Slightly increasing levels of the trace mineral selenium might help prevent pre-eclampsia in susceptible women, suggests a new study from the UK.
The researchers found that women with low levels of the mineral raised their risk of developing the condition by up to four times. Pre-eclampsia can develop in late pregnancy and causes high blood pressure, damage to the kidneys and reduced blood flow to the placenta that can complicate the pregnancy. Women deficient in the mineral selenium are more likely to suffer from the pregnancy complication pre-eclampsia. This is the finding of Margaret Rayman and colleagues from the University of Surrey, UK.
Molybdenum acts as a necessary coenzyme required for detoxification processes. Low molybdenum levels may lead to increased allergic reactions to sulfite a type of preservative. Population studies show a correlation between areas of high molybdenum intake and a low rate of tooth decay. It has been shown that molybdenum and fluoride added to drinking water may be more effective than fluoride alone.
Chromium has been found to be effective in cases of both hyper and hypoglycaemia. Chromium works closely with insulin in facilitating the uptake of glucose into cells. Without chromium, insulin’s action is blocked and blood sugar levels are elevated. Chromium deficiency is common in Non-Insulin-Dependent Diabetes Mellitus (type 2 diabetes). Chromium functions within the body as part of the glucose tolerance factor (GTF) this molecular structure has nicotinic acid (B3) into its structure. Thus POLYNICOTINATE, literally meaning many vitamin B3 molecules, is a highly bioavailable suitable form for this formula.
• Vitamin K
Newborn infants are well established risk group for vitamin K deficiency. Factors contributing to the condition are poor placental transfer, low concentrations of plasma clotting factors because of hepatic immaturity, and low vitamin K content of breast milk. Vitamin K is required for the function of a number of proteins involved in blood clotting. It is also required for healthy bone matrix development in the formation of osteocalcin. Low vitamin K levels correlate with poor bone development.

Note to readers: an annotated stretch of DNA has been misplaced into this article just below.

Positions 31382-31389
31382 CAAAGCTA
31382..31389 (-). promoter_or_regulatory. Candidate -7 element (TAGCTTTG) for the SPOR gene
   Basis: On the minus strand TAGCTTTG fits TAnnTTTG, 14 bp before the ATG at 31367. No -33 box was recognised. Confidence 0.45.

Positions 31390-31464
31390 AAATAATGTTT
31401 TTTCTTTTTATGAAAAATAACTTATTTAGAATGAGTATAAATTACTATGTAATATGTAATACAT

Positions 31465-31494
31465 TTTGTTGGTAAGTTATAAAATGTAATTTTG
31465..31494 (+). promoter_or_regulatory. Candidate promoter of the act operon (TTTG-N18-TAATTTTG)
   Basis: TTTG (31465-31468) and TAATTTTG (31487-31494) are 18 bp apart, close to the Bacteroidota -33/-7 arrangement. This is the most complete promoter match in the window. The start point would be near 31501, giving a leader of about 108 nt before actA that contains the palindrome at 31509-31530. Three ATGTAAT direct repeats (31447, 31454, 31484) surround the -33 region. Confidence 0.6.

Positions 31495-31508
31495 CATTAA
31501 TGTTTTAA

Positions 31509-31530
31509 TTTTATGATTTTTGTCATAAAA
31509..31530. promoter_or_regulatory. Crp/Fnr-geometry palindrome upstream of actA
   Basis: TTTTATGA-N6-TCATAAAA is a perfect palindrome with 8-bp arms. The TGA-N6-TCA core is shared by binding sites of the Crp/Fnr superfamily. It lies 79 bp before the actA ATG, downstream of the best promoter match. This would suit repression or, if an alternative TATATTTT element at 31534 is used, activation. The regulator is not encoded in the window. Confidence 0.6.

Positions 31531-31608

Vitamin K also plays a role in kidney health by inhibiting the growth of calcium oxalate monohydrate crystals.
• Vitamin D
Vitamin D acts as both a vitamin and a hormone and is produced within the skin after exposure to sunlight. Graham Bentham, a professor of environmental science at the University of East Anglia, said 80 per cent of vitamin D comes from exposure to sunlight, but during the months of October to March sunlight exposure in Britain is not sufficient for the body to produce any vitamin D.
Vitamin D Deficiency results in rickets in children and osteomalacia in adults. Rickets is characterised by an inability to calcify the bone matrix. It has become increasingly apparent since the 1980s that vitamin D also plays important roles not only within calcium metabolism but also; effects skin cells, cancer cells, parathyroid function, and insulin secretion. Vitamin D appears to play a crucial role in mental health as demonstrated by a recent study;
Vitamin D supplementation during the first year of life is associated with a reduced risk of schizophrenia in males. Preventing hypovitaminosis D during early life may reduce the incidence of schizophrenia,"
A recent study found an association between a mother’s intake of vitamin D during pregnancy and reduced risk of type 1 diabetes, caused by an autoimmune reaction, in her offspring. Scientists have also reported that women who take vitamin D supplements through multivitamins are 40 per cent less likely to develop multiple sclerosis (MS) than women who do not take supplements.
Dosage: Take two capsules daily with food, or as directed by your healthcare professional.
Potential applications: This formula is specific to provide supplemental support during the pre-conceptual period, pregnancy and during lactation.
Contraindications: None known.
Interactions: A healthcare professional should be notified if taking existing medications to rule out any drug-nutrient interaction.
Links: The following can provide optional support as required - Organic Flax Seed Oil (a rich source of omega 3 fatty acids) Calcium, magnesium and zinc powder, fibre complex, and probiotics (Tri-blend).